Should UNM replace its seal?

The University of New Mexico is under fire to change its seal. The current seal depicts two Spanish conquistadors. This is part of a wider movement asking for universities to remove controversial symbols. This includes calls to rename Calhoun College at Yale, remove Wilson imagery at Princeton, or change the Harvard Law School Crest. This movement is not exclusive to the US. Similar calls are being made to remove perceived symbols of colonialism in South Africa and elsewhere. Nor are these calls exclusive to the political left. Conservatives at my alma mater want to get rid of a Che Guevara mural.

I for one am against these calls.

I am against these calls on the basis that I do not feel college campuses should be safe spaces. Students should be exposed to ideas they may found troubling in college. Students need not embrace these ideas. I am not making the case that we should re-institute slavery or attack the nearest Indian reservation. Students are free to, and I hope, reject these ideas but they should be exposed to them if only so they know their weaknesses.

More importantly though I feel that it whitewashes history. I am against these calls for the same reason I dislike seeing whites celebrate Native American Day. Removing symbols of colonialism or observing an indigenous people’s day are good symbols that efforts are underway to correct historical injustices. However in practice they are a way for people to pat themselves on the back for being socially progressive and little else.

There are many things that could be done to improve the welfare of Indians, but few have the drive to carry them out. Why should they? Instead of changing bad public policy they can get rid of a seal or statue and think they’ve done their part. If they’re particularly lazy they can change their facebook display image to include a rainbow or French flag. Symbols of colonialism should be kept and used to remind people that historical injustices continue to be propagated.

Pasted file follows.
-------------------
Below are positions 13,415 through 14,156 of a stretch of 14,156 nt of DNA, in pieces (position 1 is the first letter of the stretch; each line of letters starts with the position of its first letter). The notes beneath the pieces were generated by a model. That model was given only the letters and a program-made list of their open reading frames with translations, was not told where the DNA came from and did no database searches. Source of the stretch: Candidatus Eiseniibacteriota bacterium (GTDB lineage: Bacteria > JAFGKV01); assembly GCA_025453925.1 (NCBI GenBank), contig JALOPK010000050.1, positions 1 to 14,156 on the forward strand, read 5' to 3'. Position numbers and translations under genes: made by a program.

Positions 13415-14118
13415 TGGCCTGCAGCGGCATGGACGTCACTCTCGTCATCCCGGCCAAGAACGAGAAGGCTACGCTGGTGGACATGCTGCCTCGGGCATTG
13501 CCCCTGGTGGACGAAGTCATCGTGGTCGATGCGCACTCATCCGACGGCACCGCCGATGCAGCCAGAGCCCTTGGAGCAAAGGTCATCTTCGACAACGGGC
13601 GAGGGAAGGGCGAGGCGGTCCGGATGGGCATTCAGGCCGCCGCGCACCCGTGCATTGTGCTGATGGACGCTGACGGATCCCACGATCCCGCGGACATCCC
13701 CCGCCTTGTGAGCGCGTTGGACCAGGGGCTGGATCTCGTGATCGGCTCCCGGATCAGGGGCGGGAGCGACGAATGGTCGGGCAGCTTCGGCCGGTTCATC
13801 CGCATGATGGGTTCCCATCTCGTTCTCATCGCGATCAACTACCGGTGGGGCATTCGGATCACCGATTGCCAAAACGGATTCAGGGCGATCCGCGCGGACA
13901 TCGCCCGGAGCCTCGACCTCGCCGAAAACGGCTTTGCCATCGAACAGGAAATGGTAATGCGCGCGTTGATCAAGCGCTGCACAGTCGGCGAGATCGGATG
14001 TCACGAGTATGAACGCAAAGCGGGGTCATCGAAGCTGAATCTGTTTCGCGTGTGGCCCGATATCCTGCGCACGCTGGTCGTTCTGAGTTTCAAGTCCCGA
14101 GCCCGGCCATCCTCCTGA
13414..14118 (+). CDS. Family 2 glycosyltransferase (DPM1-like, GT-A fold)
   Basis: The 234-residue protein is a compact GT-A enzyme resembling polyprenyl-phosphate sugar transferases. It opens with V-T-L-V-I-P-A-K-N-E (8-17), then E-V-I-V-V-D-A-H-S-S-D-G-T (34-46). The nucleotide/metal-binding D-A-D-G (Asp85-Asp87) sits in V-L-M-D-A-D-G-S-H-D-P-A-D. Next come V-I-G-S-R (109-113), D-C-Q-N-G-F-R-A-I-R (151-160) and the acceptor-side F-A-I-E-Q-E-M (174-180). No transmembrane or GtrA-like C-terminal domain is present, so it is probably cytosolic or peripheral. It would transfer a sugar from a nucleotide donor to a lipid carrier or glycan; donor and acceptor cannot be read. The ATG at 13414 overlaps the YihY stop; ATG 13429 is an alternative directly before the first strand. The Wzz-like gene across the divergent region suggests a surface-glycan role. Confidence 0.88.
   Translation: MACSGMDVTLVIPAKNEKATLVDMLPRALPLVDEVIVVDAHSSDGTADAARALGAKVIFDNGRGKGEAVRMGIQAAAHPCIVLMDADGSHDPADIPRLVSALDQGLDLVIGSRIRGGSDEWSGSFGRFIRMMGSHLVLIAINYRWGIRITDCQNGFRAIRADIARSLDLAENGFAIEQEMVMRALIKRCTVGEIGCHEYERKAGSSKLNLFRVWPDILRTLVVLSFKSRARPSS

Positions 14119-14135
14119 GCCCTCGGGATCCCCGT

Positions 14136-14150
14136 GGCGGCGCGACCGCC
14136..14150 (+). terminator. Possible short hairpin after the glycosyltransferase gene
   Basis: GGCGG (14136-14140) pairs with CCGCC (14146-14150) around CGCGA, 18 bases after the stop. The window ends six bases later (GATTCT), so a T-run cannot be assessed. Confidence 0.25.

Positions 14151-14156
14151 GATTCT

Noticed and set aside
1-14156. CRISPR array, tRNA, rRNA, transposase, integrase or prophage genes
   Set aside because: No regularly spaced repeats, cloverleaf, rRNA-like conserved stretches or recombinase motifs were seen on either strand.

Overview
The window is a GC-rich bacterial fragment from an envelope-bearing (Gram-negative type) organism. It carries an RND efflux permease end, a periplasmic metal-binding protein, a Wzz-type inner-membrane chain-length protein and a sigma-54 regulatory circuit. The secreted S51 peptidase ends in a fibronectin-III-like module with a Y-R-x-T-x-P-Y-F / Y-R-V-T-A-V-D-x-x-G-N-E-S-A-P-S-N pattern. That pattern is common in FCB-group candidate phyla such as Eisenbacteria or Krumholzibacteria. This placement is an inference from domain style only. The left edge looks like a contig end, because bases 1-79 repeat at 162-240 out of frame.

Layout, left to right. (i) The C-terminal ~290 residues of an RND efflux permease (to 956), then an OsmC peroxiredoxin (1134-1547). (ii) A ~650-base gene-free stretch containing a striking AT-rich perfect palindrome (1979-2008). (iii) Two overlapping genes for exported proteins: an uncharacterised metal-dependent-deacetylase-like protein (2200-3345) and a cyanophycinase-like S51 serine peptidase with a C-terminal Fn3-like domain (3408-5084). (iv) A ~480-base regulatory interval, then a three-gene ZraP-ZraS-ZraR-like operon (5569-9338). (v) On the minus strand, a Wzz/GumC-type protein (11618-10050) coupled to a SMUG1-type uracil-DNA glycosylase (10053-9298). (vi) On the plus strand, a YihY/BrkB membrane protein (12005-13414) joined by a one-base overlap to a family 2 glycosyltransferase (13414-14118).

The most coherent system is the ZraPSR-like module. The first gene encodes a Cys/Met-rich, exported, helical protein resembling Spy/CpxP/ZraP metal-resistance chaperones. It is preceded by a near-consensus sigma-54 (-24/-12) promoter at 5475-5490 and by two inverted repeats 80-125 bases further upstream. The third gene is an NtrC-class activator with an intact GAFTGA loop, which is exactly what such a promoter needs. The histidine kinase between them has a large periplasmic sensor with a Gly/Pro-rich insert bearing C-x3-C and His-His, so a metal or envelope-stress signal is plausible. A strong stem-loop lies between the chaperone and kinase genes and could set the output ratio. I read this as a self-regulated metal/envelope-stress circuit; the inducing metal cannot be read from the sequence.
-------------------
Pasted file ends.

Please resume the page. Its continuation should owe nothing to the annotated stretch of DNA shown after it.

In the specific case of the UNM seal I am concerned that it is too easy for attacks against Spanish conquistadors to be turned into general attacks against the Columbian exchange. The enslavement and massacre of Indians was awful. However it is difficult, especially since I am a mestizo, to believe that the interaction between the two worlds was ultimately for the worse. To the contrary the exchange made the world richer.

Pizza is a prime example of this. Pizza could not exist prior to the Columbian exchange. Europeans lacked tomatoes and native Americans lacked wheat. The first pizza was made in Italy, but even then what most of us think of pizza has its roots in New York City. Pizza is a mestizo, half European half American. If UNM does change its seal it should consider having a native and conquistador sharing a slice.

New Mexico’s Police Breaking Badly

by Fred Foldvary

The AMC television channel recently concluded the drama “Breaking Bad.” The series was about a high-school chemistry teacher who has terminal cancer and “breaks bad” by making methamphetamine to get money for his treatments and for his family. The episodes take place in New Mexico, and some of the scenes occur in the desert.

Now the state government of New Mexico is breaking into real-life evil. Its police are stopping drivers and forcing them to submit to intrusive body searches and medical tests for drugs, including X-rays and colonoscopies. The hospitals then bill the victims for the involuntary procedures.